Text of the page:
Letters: Radioactive waste plans at King’s Cliffe

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Have your say

As one of the villagers protesting against the plans to dump radioactive waste at the King’s Cliffe site, I am totally shocked that the residents of Stamford are so unaware of the waste dump’s existence. Stamford is less than five miles away from the site. And now Augean is pushing to increase the size and extend the lifetime of this King’s Cliffe site until 2026.

There are different types of radioactive material destined for this site some of which take millions of years to decay. The European Commission has already stated that there will be radioactive gas emissions through and beyond its use as a disposal facility.

Think of the current situation in Japan.

I would ask the residents of Stamford to really consider whether they want radioactive waste on their doorstep.

Think about the impact of this site on our children and future generations. Oppose this nuclear dump.

Please write to Eric Pickles, Secretary of State and Nick Boles your local MP to show that local people strongly oppose this.

Lucy Hurst

Duddington

There has been a lot said against the tipping of radioactive waste in our area, indeed I have discussed in these columns the danger it poses to our water supply.

There is, however, another facet to this problem so far not discussed. At this time there are no private companies licensed to transport radioactive/nuclear waste about the country. If permission is granted to establish King’s Cliffe as a tip for this waste this could open the floodgates for unrestricted movement throughout the country.

People of my age will recall when asbestos was first confirmed as a cause of cancer. Quite correctly asbestos was stripped from buildings and decommissioned ships and carefully disposed of.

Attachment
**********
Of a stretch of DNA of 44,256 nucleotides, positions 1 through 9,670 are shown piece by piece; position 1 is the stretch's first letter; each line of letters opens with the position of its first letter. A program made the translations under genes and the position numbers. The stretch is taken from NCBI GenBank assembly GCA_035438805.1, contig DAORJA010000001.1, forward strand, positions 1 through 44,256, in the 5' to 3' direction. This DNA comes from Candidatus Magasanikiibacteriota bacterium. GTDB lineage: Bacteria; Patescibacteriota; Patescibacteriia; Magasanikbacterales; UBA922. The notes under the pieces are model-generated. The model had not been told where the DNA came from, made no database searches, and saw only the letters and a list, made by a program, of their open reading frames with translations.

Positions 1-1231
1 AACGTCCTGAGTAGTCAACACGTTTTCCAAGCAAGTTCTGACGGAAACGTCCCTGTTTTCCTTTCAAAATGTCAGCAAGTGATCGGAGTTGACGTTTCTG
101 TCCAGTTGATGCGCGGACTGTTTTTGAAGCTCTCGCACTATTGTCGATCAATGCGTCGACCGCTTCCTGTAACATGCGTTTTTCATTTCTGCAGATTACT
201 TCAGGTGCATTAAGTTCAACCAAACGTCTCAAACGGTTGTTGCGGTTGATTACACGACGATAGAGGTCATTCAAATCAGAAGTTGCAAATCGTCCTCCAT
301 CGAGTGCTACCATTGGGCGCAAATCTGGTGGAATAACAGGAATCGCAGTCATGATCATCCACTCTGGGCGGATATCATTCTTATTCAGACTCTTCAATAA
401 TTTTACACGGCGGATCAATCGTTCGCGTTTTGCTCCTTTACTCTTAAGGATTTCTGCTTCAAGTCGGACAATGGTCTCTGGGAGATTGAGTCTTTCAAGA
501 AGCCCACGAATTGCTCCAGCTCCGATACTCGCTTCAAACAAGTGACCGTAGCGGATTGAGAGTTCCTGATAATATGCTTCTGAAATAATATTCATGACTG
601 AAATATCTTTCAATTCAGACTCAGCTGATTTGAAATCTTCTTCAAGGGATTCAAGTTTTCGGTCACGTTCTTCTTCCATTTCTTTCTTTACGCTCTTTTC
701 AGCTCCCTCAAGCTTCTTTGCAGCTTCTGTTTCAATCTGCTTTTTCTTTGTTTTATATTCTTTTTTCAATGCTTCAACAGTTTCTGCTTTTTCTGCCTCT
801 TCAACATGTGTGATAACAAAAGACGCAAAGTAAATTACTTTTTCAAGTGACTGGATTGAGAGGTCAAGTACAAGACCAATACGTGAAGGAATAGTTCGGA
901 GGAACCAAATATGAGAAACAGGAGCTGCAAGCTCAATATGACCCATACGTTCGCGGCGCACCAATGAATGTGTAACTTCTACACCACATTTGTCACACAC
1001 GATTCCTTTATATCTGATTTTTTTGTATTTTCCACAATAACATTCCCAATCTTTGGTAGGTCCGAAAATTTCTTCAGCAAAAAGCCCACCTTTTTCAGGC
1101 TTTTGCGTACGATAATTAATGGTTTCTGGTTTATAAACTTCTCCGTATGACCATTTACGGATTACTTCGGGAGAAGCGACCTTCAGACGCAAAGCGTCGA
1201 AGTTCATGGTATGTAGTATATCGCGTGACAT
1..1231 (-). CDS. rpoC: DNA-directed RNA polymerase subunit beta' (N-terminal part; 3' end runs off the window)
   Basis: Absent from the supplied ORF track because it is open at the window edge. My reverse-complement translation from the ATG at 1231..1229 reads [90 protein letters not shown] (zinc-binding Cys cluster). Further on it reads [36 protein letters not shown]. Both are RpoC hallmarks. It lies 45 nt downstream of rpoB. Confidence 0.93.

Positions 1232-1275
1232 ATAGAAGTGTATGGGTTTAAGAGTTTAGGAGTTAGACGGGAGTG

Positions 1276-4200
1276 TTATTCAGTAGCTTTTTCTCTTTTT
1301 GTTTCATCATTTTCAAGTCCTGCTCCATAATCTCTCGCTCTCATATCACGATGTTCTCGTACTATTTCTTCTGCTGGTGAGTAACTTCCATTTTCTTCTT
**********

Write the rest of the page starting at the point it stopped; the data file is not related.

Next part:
It was not, initially, understood that some asbestos was not so harmful and some not harmful at all. However along came the legislators and banded it all together and so it is moved about the country and dumped in landfill sites with, what is now, only routine surveillance. In other words we have became blasé and so we are at risk. We must not allow this attitude to creep into radioactive waste.

I said above that there are no private companies currently involved in the disposal of this waste. One of the reasons for this could be very simple. There is no need to move it at all. Leave where it is. If it’s radioactive the site it is on will remain radioactive. Entomb it on site.

The movement and dumping of such waste around the country should not become a commercial for profit venture. Only the companies involved in the movement will benefit.

People adjacent to the tipping site – I refuse to call it a “resource management site” this only serves to hide the name of the village it is adjacent to – and along the roadways used for the movement certainly will not.

David Sidgwick

Mill Road, Yarwell

I read, with interest, your article reference low level radioactive waste disposal at King’s Cliffe.

I most certainly believe local residents should have a say in situations that affect their neighbourhood.

In many instances, decisions are taken without the majority of the population even knowing what is going on. Maybe this is down to apathy or just simply not hearing about nor seeing events occurring around them.

The voice of the Local Democracy in Action Group is certainly reaching parts not previously touched by others and I hope your newspaper gives them support.

John Stannage

Old Leicester Road, Wansford

We live in Barrowden and have become increasingly aware of the extent of the problems that we may all face if permission is given for low level radioactive waste to be dumped at King’s Cliffe. The following are a few of the various safety issues.

Transport. The site is scheduled to accept waste from all nuclear power stations in south England.

This will include Southampton and Dungeness, both more than 160 miles on motorways, major roads and heavily populated areas.

Site security. It is a large open site with shallow pits for deposits. There is no secure boundary wall. None is proposed.

Augean’s safety record is poor. There has been a £90,000 fine and more recently a fire at its Staffordshire site.

Badgers are prevalent in the SSSI and NNI sites on the Augean area. Their burrowing power is well-documented.